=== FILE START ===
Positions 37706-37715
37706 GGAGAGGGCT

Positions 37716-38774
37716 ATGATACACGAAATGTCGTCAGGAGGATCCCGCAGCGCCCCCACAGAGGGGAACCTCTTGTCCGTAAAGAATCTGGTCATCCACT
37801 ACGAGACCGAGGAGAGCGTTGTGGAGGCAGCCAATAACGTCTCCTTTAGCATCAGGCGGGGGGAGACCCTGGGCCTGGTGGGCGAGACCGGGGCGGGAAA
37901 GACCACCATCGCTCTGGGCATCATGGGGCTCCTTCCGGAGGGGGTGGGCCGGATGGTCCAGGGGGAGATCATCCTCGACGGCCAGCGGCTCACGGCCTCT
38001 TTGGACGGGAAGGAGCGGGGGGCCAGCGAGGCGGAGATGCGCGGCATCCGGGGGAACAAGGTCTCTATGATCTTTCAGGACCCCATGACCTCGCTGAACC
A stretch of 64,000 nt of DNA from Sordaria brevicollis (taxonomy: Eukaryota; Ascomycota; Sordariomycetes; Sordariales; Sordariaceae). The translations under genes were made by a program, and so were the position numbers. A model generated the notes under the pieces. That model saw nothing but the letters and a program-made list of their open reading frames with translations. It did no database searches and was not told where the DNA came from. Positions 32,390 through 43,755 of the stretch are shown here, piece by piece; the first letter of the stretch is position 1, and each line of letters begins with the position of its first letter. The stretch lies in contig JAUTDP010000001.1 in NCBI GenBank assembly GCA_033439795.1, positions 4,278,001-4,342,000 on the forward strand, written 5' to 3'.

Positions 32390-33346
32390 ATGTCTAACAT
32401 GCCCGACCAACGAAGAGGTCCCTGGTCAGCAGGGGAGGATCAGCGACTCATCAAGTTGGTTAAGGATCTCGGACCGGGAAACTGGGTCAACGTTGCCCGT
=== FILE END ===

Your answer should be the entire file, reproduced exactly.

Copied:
Positions 37706-37715
37706 GGAGAGGGCT

Positions 37716-38774
37716 ATGATACACGAAATGTCGTCAGGAGGATCCCGCAGCGCCCCCACAGAGGGGAACCTCTTGTCCGTAAAGAATCTGGTCATCCACT
37801 ACGAGACCGAGGAGAGCGTTGTGGAGGCAGCCAATAACGTCTCCTTTAGCATCAGGCGGGGGGAGACCCTGGGCCTGGTGGGCGAGACCGGGGCGGGAAA
37901 GACCACCATCGCTCTGGGCATCATGGGGCTCCTTCCGGAGGGGGTGGGCCGGATGGTCCAGGGGGAGATCATCCTCGACGGCCAGCGGCTCACGGCCTCT
38001 TTGGACGGGAAGGAGCGGGGGGCCAGCGAGGCGGAGATGCGCGGCATCCGGGGGAACAAGGTCTCTATGATCTTTCAGGACCCCATGACCTCGCTGAACC
A stretch of 64,000 nt of DNA from Sordaria brevicollis (taxonomy: Eukaryota; Ascomycota; Sordariomycetes; Sordariales; Sordariaceae). The translations under genes were made by a program, and so were the position numbers. A model generated the notes under the pieces. That model saw nothing but the letters and a program-made list of their open reading frames with translations. It did no database searches and was not told where the DNA came from. Positions 32,390 through 43,755 of the stretch are shown here, piece by piece; the first letter of the stretch is position 1, and each line of letters begins with the position of its first letter. The stretch lies in contig JAUTDP010000001.1 in NCBI GenBank assembly GCA_033439795.1, positions 4,278,001-4,342,000 on the forward strand, written 5' to 3'.

Positions 32390-33346
32390 ATGTCTAACAT
32401 GCCCGACCAACGAAGAGGTCCCTGGTCAGCAGGGGAGGATCAGCGACTCATCAAGTTGGTTAAGGATCTCGGACCGGGAAACTGGGTCAACGTTGCCCGT